Mexico's investigation into a former governor accused of taking drug money has raised suspicions of political meddling, coming soon before the presidential election, but may instead reflect the influence of the US on the country's strategy against organized crime.
Last week, the anti-organized crime division of Mexico’s Justice Department -- known as the PGR, for its initials in Spanish -- searched properties belonging to Tomas Yarrington (pictured), former governor of Tamaulipas, and three businessmen connected to him. The group is being investigated for money laundering and other crimes stemming from straw purchases of several mansions. The properties are located in a number of cities around Tamaulipas, including Ciudad Victoria, the state capital, and Matamoros, which is across the border from Brownsville, Texas.
Yarrington, who held the state’s top post from 1999 through 2004, was one of three former Tamaulipas governors put under investigation by the PGR in January. His term in office coincided with the rise (and the fall) of Gulf Cartel boss Osiel Cardenas, as well as the emergence of the Zetas, an armed group founded by Cardenas and initially composed primarily of army deserters. While the suspected links between Tamaulipas politicians and drug traffickers go deeper than any single administration, Yarrington in particular has long been accused of links to organized crime, and his case appears to be further along than those of the other two former Tamaulipas governors.
Yarrington was once seen as a potential presidential candidate, and is connected to some of the most prominent members of the Institutional Revolutionary Party (PRI). However, the party suspended his membership last week, and Enrique Peña Nieto, PRI candidate and frontrunner for the July presidential elections, was obliged to distance himself from the now-disgraced politician amid rumors that he had been arrested.
With Peña some 20 points ahead of the candidate from President Felipe Calderon’s National Action Party (PAN), many suspect that political calculations could be driving the investigations of various prominent PRI figures. The arrest of PRI heavyweight and former Tijuana Mayor Jorge Hank Rhon last year, which eventually resulted in an embarrassing dismissal of all charges, was the first of these supposedly political arrests. The detention of retired General Tomas Angeles earlier this month was also attributed by some to his supposed links to the PRI. While there is no clear evidence of a political motivation, as with Angeles and Hank Rhon, the allegations against Yarrington were longstanding, and he has been out of office for eight years, so the timing is striking.
However, Yarrington’s investigation comes amid a redoubled crackdown on corruption under Attorney General Marisela Morales. The attorney general, who took up the post a little more than a year ago, first began a purge of her own department, announcing that some 1,500 PGR employees would be leaving their posts. She has targeted not only anonymous bureaucrats, but prominent political figures who were overlooked in previous anti-corruption efforts.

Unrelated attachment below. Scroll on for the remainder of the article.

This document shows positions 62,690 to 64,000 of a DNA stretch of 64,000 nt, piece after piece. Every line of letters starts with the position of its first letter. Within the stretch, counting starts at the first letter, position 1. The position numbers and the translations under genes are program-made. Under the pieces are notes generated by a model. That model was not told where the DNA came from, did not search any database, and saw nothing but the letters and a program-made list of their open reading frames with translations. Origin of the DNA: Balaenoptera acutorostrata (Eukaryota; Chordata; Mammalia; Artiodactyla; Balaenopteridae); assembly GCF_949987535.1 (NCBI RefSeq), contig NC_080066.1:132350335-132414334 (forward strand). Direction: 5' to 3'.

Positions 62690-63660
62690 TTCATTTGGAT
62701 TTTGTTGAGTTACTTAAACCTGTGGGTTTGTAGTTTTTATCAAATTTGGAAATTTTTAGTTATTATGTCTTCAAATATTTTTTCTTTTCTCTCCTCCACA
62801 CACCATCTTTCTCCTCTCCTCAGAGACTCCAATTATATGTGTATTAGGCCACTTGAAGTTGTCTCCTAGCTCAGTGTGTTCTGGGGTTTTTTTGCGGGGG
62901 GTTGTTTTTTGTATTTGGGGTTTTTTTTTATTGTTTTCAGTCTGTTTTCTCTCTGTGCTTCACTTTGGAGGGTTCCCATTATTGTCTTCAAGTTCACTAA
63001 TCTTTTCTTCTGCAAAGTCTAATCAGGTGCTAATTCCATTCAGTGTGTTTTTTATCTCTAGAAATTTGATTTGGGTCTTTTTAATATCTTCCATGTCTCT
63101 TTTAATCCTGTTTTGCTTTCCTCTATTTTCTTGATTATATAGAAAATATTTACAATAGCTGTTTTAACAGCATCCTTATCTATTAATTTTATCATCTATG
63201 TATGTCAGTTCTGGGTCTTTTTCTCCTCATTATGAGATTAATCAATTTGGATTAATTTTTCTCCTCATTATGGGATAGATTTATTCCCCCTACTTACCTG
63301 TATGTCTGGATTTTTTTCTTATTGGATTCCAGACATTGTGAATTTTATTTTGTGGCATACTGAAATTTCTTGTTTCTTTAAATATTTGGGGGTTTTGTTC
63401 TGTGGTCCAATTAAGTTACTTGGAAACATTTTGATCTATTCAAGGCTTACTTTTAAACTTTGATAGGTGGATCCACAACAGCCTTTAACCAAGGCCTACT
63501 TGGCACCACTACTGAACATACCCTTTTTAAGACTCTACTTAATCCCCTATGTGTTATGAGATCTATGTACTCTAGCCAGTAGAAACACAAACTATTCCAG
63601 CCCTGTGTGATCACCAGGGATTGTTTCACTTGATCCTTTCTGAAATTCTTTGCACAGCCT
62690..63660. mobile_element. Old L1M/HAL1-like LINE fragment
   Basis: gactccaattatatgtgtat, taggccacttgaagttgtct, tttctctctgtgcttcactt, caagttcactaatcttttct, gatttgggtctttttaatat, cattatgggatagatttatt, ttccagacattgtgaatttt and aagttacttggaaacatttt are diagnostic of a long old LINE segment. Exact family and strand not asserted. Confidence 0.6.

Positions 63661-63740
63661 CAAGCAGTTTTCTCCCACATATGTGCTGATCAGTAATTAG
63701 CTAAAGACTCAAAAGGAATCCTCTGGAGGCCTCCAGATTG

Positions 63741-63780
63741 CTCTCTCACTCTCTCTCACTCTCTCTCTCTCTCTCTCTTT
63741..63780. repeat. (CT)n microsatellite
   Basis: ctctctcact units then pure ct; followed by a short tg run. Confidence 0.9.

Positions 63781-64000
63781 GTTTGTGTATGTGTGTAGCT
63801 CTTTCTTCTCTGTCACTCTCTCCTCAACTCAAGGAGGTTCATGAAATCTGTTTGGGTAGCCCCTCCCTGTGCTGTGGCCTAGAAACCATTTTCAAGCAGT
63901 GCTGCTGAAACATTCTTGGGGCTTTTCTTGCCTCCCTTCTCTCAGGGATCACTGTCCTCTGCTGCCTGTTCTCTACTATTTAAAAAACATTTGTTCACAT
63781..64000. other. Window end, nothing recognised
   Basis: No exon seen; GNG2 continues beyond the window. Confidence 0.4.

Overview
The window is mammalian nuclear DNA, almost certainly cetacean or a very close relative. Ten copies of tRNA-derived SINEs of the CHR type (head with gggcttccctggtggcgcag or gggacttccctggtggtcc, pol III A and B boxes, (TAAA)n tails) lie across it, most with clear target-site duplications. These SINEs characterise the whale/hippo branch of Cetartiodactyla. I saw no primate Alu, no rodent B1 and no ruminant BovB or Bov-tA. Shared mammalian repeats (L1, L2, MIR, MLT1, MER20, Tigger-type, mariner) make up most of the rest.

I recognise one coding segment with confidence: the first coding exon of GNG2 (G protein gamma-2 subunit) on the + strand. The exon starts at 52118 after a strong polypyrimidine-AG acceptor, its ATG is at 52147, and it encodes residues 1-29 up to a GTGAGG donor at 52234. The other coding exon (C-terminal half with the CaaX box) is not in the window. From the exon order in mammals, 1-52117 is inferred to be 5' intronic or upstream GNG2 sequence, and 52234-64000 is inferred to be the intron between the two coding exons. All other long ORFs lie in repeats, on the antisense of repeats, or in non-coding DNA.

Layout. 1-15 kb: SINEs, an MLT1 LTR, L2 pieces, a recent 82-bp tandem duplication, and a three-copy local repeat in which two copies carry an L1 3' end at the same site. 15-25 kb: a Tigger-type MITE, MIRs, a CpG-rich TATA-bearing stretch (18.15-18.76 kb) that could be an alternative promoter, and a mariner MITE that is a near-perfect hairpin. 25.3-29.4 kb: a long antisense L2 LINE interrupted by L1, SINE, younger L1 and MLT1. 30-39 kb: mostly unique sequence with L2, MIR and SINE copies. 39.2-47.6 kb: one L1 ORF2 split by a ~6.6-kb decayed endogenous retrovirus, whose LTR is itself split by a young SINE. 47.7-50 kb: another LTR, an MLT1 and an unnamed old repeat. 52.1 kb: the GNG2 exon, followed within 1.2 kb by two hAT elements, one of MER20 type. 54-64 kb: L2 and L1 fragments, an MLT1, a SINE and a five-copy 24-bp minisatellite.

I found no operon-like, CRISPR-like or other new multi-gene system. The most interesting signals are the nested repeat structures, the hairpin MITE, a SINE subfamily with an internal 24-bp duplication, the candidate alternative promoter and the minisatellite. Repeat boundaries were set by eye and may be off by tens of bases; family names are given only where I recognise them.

Mexico’s governors have long been immune to anti-corruption drives, despite often being linked to illegal activities. Mario Villanueva, a former governor of Quintana Roo, has spent time behind bars both in Mexico and the US (where he is today) thanks to his relationship with the Juarez Cartel in the 1990s, but, since his arrest in 2001, no comparable case had emerged until the investigation into Yarrington. The apparent lack of interest in governors’ wrongdoing is all the more important because of the enormous role they play in Mexican public life, far beyond that of their counterparts in the US.
Yarrington's arrest also fits with the government's increasing focus on the Zetas and regions where they dominate, like Tamaulipas. The Zetas, whose reputation as one of the bloodiest gangs in Mexico goes back more than a decade, have long been a target of state forces. However, thanks to a series of provocative acts of violence, including the killing of a US federal agent in February 2011 and the murder of hundreds of people in San Fernando, Tamaulipas, they were labeled as the government’s top enemy last summer.
The investigation into Yarrington is also evidence of the outsized influence of the US in guiding not only Mexico’s broader strategy on organized crime, but also, perhaps, the individual targets of government crackdowns. The latest flurry of interest into Yarrington came after the Department of Justice launched an investigation into the ex-governor’s real estate purchases north of the Rio Grande, in Texas. Meanwhile, Angeles and three other generals arrested in the same sweep had faced accusations from the US Drug Enforcement Administration (DEA). And as mentioned, the Mexican government singled out the Zetas, after years of notoriety, only after they incurred US wrath with the February 2011 killing of ICE agent Jaime Zapata.